Where Is Intel's New CEO? Should There Be Two?
Paul Otellini (left), succeeded Craig Barrett (center) as Intel CEO. Sean Maloney, right, was expected to be the next CEO.
With just weeks to go, Intel, the world's largest chipmaker has yet to name a new CEO even though it's had nearly four months since Paul Otellini made a surprise announcement that he would retire in May 2013.
This is a very unusual situation because Intel has a long tradition of providing a clear CEO succession path well ahead of any changes.
However, it appears that its board was surprised by Mr Otellini's resignation in August. At 62 years old he was expected to serve until 65, Intel's mandatory retirement age.
Sean Maloney, a senior VP and 30 year veteran, was being groomed for the top job but he suffered a huge stroke in 2010.
Mr Maloney told SVW, "Imagine waking up and you can't talk?" He said he has mostly recovered from the stroke but Intel hasn't because it still hasn't managed to name a successor to Mr Otellini, or signal potential candidates in the three years since Mr Maloney's stroke.
In late January Intel promoted eight vice presidents, which would have also provided a good opportunity to name the next CEO.
Intel's board said it would consider outsiders, a move that some Intel watchers would welcome as a way of possibly boosting the company's sluggish stock market performance under its current CEO.
The following chart from The Oregonian shows that Intel's share value changed little from the day when Mr Otellini took over as CEO, and the day of his resignation.
And this is what has frustrated Intel's board and its investors, that its stock market performance hasn't reflected the company's considerable growth in revenues and profits during Mr. Otellini's leadership.
There's a perception that Intel is losing out to tiny British chip designer ARM, whose microprocessors are popular in mobile phones and tablets -- a market that's growing far faster than desktops and notebooks.
Reuters reporters Noel Randewich and Nadia Damouni write that the next Intel CEO will have to execute on a strategy begun by Mr Otellini, the building of a major contract chip manufacturing business.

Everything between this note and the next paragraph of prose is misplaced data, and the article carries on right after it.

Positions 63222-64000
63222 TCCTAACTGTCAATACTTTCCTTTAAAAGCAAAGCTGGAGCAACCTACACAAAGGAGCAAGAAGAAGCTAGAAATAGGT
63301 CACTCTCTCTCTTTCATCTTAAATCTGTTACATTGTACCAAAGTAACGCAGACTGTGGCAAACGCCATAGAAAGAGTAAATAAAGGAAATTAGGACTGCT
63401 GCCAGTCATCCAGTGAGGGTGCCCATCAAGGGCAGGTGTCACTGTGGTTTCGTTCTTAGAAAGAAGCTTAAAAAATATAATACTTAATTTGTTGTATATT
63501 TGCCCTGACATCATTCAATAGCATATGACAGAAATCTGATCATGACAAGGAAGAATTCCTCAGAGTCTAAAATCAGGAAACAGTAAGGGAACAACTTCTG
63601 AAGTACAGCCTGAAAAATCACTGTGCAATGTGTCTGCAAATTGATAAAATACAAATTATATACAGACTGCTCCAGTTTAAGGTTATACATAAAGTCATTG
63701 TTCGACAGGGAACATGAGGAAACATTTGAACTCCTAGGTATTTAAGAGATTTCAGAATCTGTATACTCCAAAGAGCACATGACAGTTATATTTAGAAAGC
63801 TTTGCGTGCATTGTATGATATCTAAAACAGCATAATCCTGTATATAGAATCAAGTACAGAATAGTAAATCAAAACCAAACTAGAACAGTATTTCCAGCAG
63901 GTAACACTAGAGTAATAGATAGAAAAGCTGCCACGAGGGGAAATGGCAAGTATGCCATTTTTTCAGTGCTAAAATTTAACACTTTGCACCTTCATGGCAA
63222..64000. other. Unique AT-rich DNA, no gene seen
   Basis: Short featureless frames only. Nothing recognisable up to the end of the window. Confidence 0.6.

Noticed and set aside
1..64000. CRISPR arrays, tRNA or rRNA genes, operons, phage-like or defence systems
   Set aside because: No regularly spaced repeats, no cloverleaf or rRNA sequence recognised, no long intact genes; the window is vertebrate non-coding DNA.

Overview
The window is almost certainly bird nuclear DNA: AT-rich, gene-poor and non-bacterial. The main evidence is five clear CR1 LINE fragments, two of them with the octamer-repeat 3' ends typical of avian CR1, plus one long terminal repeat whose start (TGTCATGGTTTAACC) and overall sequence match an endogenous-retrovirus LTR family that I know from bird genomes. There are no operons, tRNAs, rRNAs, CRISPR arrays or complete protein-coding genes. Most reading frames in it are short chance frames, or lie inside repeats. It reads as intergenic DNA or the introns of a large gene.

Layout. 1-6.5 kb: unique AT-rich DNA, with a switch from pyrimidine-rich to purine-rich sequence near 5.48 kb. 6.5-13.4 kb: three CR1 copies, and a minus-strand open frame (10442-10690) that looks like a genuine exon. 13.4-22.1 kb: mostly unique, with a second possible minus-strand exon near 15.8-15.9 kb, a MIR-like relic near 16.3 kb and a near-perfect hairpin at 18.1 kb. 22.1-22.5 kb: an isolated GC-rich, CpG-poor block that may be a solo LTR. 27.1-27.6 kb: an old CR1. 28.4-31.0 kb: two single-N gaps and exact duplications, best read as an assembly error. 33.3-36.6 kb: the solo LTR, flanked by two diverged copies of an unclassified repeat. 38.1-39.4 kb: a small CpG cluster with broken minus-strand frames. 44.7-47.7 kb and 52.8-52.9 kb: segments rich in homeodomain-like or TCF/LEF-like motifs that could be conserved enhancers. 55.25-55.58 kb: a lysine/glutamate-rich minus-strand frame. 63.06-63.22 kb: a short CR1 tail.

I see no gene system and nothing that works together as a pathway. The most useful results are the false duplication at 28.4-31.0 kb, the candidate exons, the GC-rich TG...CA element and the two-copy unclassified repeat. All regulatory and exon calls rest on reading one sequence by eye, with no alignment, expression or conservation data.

Manufacturing chips on behalf of other companies is a major departure for Intel, which for decades has based its business on using its manufacturing prowess to offer its own PC chips superior to rival products. As PC sales contract and Intel's fabrication plants operate at less than full capacity, the chipmaker sees an opportunity to fill idle production lines while earning new revenue.
Intel is up against a formidable competitor, industry leader Taiwan Semiconductor Manufacturing Company, if it is to succeed in the contract-chip making business.
Although Intel has a technology lead over TSMC of as much as two years, it will need that time and more, to learn how to work with large numbers of fabless chip companies, and how to transfer their designs to its unique chip making process -- a far from trivial task.
Intel's internal culture is not one that welcomes chip designs from outside the company. This won't help if a customer wants Intel to build chips with ARM designs. This would be essential if Intel hopes to win Apple's chip contract.
It's a tough business and it's a business that Intel's tried before, in the late 1990s, and abandoned.
The considerable challenges in building the contract chip business will occupy much of the time of the next CEO. It means less attention to answering Wall Street's serious concerns about the lack of Intel chips in mobile phones and tablets.
Winning big in the mobile chips markets is key for Intel's efforts to boost its share value and placate some of its Wall Street critics.
However, success in mobile chip markets, and in building a major contract chip manufacturing, will pressure lucrative profit margins. Intel's next CEO will have to figure out how to prevent revenues from new business lines dragging on its quarterly financial results and upsetting investors.
The only way Intel can keep its high profit margins is by leveraging its lead in keeping Moore's Law alive and still relevant. It's able to make the world's smallest transistors and cram more chips onto a wafer than anyone else, which means very low costs per chip.
But competitors aren't far behind and Intel will have to execute in near perfect order with little room for mistakes.
With two very different business challenges, it's not surprising that finding the next CEO is taking so much time. Maybe Intel should consider a two-CEO arrangement similar to that at SAP, the German software giant.
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Please see: Intel's search for leadership | ZDNet